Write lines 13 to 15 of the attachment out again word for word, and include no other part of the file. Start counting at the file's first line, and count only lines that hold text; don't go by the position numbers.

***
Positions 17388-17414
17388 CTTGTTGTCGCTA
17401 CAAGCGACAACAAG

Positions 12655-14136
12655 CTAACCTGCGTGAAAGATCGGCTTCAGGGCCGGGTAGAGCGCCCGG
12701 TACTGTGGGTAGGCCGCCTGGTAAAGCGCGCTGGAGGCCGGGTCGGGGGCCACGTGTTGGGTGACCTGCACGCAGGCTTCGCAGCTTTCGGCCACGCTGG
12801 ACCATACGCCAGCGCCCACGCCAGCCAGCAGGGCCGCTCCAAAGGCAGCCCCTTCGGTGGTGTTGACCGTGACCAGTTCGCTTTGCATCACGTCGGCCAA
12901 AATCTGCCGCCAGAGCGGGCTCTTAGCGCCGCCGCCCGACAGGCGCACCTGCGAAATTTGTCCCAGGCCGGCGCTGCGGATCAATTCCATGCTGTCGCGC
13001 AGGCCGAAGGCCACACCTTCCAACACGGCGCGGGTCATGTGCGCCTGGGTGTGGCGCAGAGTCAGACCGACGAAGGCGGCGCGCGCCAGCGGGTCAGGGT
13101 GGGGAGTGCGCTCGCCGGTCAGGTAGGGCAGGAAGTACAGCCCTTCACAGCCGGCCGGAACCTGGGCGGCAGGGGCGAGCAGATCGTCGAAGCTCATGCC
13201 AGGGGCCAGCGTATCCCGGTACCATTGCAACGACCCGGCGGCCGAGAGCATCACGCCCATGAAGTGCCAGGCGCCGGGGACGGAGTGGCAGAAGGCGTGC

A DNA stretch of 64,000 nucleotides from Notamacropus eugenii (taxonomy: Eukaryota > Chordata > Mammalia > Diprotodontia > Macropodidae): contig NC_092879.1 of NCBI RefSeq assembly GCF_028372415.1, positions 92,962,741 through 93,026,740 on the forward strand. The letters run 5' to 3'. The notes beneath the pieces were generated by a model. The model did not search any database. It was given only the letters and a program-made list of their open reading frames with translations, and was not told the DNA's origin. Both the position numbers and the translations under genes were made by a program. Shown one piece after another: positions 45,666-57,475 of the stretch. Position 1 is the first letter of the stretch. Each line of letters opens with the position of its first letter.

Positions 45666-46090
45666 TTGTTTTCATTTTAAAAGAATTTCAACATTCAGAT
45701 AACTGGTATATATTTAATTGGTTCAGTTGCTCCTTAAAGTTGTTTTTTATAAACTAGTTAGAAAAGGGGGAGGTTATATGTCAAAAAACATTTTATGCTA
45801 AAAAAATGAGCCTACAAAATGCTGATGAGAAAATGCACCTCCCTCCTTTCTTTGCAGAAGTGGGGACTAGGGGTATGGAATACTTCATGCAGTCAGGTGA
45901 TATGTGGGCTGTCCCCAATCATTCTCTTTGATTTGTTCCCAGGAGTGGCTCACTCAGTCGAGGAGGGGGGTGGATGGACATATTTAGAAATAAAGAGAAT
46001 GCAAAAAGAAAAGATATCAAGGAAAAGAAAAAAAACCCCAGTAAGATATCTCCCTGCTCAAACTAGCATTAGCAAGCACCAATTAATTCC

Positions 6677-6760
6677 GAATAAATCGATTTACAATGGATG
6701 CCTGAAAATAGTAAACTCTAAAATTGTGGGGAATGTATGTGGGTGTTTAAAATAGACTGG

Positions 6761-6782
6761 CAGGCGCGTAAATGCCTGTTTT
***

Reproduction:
Positions 45666-46090
45666 TTGTTTTCATTTTAAAAGAATTTCAACATTCAGAT
45701 AACTGGTATATATTTAATTGGTTCAGTTGCTCCTTAAAGTTGTTTTTTATAAACTAGTTAGAAAAGGGGGAGGTTATATGTCAAAAAACATTTTATGCTA